ACTA2 Mutation With Childhood Cardiovascular, Autonomic and Brain Anomalies and Severe Outcome
Thoracic aortic aneurysm and dissection (TAAD) are associated with connective tissue disorders like Marfan syndrome and Loeys-Dietz syndrome, caused by mutations in the fibrillin-1, the TGFβ-receptor 1- and -2 genes, the SMAD3 and TGFβ2 genes, but have also been ascribed to ACTA2 gene mutations in adults, spread throughout the gene. We report on a novel de novo c.535C>T in exon 6 leading to p.R179C aminoacid substitution in ACTA2 in a toddler girl with primary pulmonary hypertension, persistent ductus arteriosus, extensive cerebral white matter lesions, fixed dilated pupils, intestinal malrotation, and hypotonic bladder. Recently, de novo ACTA2 R179H substitutions have been associated with a similar phenotype and additional cerebral developmental defects including underdeveloped corpus callosum and vermis hypoplasia in a single patient. The patient here shows previously undescribed abnormal lobulation of the frontal lobes and position of the gyrus cinguli and rostral dysplasis of the corpus callosum; she died at the age of 3 years during surgery due to vascular fragility and rupture of the ductus arteriosus. Altogether these observations support a role of ACTA2 in brain development, especially related to the arginine at position 179. Although all previously reported patients with R179H substitution successfully underwent the same surgery at younger ages, the severe outcome of our patient warns against the devastating effects of the R179C substitution on vasculature.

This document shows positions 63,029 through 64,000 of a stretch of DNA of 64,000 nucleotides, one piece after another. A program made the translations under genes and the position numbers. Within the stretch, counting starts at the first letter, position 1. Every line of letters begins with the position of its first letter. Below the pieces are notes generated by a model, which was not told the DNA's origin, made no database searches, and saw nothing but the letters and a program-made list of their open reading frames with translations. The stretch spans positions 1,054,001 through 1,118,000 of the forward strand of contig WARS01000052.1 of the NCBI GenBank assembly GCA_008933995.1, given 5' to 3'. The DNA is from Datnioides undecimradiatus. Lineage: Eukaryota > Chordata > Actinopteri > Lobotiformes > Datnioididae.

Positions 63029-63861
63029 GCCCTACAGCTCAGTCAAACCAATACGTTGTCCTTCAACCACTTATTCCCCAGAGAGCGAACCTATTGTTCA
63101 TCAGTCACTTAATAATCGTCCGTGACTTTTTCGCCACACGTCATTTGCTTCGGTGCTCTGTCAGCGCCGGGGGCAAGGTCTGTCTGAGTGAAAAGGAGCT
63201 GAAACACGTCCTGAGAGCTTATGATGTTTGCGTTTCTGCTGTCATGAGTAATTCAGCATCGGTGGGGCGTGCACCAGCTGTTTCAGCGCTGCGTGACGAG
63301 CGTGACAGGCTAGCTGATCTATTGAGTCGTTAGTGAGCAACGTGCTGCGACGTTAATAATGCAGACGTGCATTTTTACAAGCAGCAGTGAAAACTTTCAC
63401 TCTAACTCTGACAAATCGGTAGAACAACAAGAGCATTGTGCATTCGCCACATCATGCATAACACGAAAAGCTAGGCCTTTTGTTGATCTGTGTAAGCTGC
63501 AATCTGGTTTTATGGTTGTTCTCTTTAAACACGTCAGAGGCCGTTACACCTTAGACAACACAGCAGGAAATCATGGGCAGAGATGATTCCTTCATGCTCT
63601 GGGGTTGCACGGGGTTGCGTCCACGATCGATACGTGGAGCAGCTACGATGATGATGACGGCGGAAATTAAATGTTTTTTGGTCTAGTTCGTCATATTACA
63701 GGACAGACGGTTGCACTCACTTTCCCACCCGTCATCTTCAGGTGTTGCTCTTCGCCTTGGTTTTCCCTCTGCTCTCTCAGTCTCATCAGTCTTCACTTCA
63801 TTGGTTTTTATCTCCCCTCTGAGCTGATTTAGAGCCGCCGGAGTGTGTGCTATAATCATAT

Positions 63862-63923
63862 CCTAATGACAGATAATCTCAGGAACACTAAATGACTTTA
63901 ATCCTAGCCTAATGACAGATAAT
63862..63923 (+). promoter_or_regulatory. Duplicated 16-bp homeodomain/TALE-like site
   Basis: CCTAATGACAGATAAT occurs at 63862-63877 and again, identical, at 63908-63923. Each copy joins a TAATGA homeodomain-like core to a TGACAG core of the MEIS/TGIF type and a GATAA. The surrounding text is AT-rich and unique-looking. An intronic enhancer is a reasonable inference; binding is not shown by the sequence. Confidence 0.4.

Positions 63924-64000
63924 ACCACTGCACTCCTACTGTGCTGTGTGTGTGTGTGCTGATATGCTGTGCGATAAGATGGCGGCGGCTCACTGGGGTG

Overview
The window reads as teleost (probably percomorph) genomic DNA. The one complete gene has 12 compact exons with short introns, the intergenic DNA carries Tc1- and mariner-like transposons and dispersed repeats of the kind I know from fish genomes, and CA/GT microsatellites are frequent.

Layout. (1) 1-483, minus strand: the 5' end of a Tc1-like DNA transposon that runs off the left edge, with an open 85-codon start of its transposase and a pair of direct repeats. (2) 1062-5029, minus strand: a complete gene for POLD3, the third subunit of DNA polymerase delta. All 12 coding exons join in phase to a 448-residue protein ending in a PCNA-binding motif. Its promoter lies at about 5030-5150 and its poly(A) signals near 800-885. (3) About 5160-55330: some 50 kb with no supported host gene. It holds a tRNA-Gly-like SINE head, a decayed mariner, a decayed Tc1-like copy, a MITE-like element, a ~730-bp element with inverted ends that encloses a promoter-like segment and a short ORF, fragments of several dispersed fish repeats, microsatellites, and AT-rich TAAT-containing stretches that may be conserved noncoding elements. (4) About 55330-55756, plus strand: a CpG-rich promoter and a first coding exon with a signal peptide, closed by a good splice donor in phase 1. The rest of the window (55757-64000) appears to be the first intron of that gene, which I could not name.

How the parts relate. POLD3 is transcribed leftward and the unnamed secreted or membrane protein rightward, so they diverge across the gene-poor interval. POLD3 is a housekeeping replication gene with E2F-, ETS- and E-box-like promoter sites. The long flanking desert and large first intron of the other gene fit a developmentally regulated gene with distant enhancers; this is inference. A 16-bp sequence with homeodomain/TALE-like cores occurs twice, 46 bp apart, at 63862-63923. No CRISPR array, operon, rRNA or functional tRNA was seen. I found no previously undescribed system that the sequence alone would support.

|Keywords||Cerebrovascular disorders, Frontal lobe, Patent ductus arteriosus, Pulmonary hypertension, Smooth muscle cells|
|Persistent URL||dx.doi.org/10.1002/ajmg.a.35858, hdl.handle.net/1765/40154|
|Journal||American Journal of Medical Genetics. Part A|
Meuwissen, M.E.C, Leguin, M, Bindels-de Heus, G.C.B, Brüggenwirth, H.T, Knapen, M.F.C.M, Dalinghaus, M, … Mancini, G.M.S. (2013). ACTA2 Mutation With Childhood Cardiovascular, Autonomic and Brain Anomalies and Severe Outcome. American Journal of Medical Genetics. Part A, 161(6), 1376–1380. doi:10.1002/ajmg.a.35858